It was another day of unrelenting heat in the national capital on Saturday as the mercury touched 42 degrees Celsius and was expected to climb further as the weatherman predicted no change in the weather conditions till the middle of next week.
Delhi's dreaded summer is full blast despite one third of June almost over and there are no rain clouds visible in the horizon to bring cheer to its sweltering residents.
The capital recorded a maximum of 42 degrees Celsius, two degrees above normal, at midday while the minimum was 32.8 degrees - five degrees above normal. The maximum is expected to rise and could cross 44 degrees by evening, the weatherman said.
"We generally see a spell of heat wave conditions in June or early July, but this time the first part of June is getting hotter and hotter. The spell may continue till the middle of next week," India Meteorological Department (IMD) director SC Bhan said.
"Since June began, Delhi had not witnessed any rain or dust storm. It could be blamed on the ongoing hot and humid conditions," Bhan told IANS.
The heat was more unbearable as there was not much difference between the maximum and minimum temperatures, said Bhan.
The scorching June, coming in the aftermath of an unusually cool May, has left residents reeling. People prefer to largely remain indoors and many were seen covering their heads with wet towels and caps.
"The heat is unbearable. It's becoming almost impossible to move out of our home," said Sarita Paul, a student.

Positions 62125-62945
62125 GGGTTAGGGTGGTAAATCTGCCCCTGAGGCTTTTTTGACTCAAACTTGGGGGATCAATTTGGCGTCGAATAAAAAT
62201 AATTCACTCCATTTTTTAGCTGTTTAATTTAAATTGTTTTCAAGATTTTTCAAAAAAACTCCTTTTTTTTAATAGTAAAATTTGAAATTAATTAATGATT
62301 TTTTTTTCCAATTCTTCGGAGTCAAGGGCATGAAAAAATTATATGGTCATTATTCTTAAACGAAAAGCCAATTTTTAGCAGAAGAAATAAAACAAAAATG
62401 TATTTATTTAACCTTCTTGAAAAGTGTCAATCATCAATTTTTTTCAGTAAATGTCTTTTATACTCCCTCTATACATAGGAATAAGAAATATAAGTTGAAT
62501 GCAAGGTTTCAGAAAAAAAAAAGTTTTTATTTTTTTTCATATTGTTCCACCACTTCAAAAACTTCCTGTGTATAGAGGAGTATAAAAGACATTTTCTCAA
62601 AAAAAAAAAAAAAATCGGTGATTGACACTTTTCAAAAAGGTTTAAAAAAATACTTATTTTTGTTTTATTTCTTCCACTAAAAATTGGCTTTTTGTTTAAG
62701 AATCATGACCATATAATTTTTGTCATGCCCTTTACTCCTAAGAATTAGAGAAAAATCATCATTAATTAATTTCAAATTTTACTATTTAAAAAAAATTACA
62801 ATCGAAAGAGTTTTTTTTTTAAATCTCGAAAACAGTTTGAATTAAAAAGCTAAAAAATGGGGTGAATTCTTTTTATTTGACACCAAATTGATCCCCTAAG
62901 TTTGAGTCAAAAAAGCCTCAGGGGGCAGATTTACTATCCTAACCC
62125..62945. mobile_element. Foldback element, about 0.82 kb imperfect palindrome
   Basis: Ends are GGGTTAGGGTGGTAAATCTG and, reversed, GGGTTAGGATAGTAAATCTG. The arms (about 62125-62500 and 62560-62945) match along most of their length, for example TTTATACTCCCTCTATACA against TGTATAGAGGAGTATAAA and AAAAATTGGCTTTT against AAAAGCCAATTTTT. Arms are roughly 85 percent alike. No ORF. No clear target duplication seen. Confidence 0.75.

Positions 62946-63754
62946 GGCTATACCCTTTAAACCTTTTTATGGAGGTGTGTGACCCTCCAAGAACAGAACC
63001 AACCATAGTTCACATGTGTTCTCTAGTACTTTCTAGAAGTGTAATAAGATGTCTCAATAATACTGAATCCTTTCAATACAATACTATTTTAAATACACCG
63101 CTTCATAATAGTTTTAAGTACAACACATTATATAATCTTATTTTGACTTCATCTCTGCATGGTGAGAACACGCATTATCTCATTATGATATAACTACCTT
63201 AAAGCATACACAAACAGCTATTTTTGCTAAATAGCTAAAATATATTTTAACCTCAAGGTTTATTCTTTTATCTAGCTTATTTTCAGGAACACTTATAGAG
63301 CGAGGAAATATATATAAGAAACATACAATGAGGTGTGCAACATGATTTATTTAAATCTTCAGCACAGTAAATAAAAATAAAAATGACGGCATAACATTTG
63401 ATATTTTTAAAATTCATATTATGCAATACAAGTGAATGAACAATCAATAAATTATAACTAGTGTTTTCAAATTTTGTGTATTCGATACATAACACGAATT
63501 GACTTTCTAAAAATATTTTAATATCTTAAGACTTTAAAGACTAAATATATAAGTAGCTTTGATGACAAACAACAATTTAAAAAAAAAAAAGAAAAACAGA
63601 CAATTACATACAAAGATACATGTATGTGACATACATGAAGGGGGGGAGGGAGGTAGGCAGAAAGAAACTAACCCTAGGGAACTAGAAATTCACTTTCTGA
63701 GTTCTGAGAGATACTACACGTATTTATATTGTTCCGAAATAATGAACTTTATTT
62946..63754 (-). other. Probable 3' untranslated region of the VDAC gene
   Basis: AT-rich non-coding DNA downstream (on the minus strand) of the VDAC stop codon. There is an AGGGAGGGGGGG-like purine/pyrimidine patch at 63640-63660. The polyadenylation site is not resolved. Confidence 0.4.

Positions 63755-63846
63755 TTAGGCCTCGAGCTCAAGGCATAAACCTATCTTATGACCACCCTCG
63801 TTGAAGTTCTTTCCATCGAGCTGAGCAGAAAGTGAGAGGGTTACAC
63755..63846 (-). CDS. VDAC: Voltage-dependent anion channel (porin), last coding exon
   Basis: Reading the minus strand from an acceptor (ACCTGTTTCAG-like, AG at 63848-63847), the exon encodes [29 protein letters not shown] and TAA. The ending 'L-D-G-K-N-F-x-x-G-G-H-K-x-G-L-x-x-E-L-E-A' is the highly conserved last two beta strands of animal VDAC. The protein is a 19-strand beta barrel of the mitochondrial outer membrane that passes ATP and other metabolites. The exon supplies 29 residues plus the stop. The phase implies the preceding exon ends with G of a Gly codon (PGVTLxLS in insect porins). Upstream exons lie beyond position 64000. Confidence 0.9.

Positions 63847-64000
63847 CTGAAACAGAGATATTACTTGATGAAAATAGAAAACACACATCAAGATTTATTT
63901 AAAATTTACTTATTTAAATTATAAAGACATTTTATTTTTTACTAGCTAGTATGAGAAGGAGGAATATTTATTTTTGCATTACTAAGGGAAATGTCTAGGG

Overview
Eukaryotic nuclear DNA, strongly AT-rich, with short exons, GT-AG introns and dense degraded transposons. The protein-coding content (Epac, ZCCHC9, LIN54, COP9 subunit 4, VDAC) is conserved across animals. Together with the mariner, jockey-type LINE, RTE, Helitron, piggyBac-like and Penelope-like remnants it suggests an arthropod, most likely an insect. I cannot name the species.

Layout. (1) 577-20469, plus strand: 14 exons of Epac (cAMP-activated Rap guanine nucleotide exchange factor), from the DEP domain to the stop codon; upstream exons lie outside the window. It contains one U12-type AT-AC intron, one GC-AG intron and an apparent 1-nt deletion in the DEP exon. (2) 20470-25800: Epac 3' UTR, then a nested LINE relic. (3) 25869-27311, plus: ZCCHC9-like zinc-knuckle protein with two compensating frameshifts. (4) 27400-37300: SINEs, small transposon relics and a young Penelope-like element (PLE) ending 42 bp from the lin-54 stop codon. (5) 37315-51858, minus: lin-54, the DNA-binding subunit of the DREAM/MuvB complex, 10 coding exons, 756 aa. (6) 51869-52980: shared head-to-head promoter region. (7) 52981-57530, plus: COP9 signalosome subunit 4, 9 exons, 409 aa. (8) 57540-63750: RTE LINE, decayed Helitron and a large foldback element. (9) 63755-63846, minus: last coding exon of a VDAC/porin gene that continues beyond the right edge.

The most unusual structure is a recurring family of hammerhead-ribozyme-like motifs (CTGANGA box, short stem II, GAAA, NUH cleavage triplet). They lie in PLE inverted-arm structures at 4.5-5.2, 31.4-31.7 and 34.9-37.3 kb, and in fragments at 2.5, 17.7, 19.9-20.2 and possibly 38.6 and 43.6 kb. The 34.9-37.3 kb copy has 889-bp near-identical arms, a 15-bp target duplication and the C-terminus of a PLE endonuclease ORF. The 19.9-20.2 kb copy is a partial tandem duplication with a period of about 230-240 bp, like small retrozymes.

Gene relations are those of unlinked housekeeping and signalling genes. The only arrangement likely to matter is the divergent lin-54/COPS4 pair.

"My friends and myself have decided not to move outdoors without carrying a wet towel in our bag. It is my umbrella, cold coffee and several glasses of lemon juice that is keeping me alive," she said.
Santosh Patra, a scholar at Jawaharlal Nehru University (JNU), said: "I was a victim of sun stroke this week. Doctors advised me to take three days bed rest and now I am thinking of carrying an ice bag while stepping outside."
Badrish Jha, an auto-rickshaw driver, said: "I am not carrying passengers between 11 am and 5 pm as it is too hot. There is no point earning money by putting my health in danger."
"I am from Bihar and have never experienced such hot weather conditions. In Bihar, it starts raining by early June," Jha told IANS.
Juice stores had long queues outside them. "I have been drinking mango shakes and orange and sugarcane juice everyday," said Subhas Khare, a resident of Munirka in southwest Delhi.
IMD officials said that May had received nearly five times its usual quota of rain, but June is yet to record even one millimetre of rainfall.
"Delhi received over 80 mm rain in May as against its usual quota of 17.5 mm, but June has been dry so far. Hot winds from Rajasthan are also making the situating worse," Bhan said. Delhi generally receives 55 mm rainfall in June.